Academic writing can be seen as consisting of two important levels of discussion:
Most reports will consist of a mixture of both these styles of writing. However, there is usually more emphasis on critical analysis over description, which means that description should be kept to a minimum and that critical analysis should account for more of the overall word count. A rough rule of thumb would be one third description to two thirds analysis.
Critical analytical style
Let’s look more specifically at what could be discussed in a section of critical analysis within a report and at how this can be supported:
Using quotes in critical writing
Quotes and citations are often used in critical writing to provide evidence and data to inform the discussion. It is important to remember that good critical writing should include discussion of these quotes / citations – for example, an interpretation of their meaning, an explanation of their relevance, or a discussion of their validity. It is important to do something with the quotes to demonstrate that you understand clearly what they are saying and use them to move the discussion of the topic forward.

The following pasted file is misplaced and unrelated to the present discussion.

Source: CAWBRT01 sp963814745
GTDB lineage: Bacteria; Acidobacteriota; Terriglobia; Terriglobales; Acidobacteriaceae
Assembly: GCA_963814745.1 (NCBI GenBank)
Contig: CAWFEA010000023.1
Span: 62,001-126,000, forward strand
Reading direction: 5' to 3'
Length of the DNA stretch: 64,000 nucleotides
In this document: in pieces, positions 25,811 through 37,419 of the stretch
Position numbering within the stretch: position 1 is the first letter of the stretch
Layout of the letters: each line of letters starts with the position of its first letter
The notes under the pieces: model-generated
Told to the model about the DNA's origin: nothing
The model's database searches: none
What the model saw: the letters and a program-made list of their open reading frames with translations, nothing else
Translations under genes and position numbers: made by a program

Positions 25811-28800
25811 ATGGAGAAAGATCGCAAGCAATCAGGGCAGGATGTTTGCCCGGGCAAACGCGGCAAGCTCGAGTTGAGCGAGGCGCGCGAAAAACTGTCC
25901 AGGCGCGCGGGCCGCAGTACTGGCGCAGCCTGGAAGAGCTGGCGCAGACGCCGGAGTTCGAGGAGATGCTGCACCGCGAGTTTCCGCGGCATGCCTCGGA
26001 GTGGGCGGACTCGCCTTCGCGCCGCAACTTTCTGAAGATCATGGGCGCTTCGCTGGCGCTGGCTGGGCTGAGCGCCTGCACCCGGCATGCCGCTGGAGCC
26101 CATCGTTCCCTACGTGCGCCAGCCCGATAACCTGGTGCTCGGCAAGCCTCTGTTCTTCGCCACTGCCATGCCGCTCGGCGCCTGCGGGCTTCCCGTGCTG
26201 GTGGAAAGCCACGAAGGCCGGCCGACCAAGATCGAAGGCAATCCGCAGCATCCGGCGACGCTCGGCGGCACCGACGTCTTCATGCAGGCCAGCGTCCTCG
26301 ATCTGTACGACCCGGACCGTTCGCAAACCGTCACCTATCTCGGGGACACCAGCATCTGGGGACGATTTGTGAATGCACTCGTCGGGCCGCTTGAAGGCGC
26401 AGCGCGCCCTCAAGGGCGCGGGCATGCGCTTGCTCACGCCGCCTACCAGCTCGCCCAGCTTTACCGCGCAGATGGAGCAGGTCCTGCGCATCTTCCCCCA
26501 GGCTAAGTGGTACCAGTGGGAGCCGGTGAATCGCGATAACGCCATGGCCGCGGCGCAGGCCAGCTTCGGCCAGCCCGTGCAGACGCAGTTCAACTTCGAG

Remember with quotes / citations, it is not quantity, but relevance to the discussion and demonstrating understanding that is important.
For more guidance on using quotations, have a look at the following:
Using paragraphs to enhance critical writing
You can use paragraphs to make a clear visual separation between descriptive writing and critical analysis in your report. Simply switch to a new paragraph when you move from description to critical writing and vice versa.
This is helpful as it: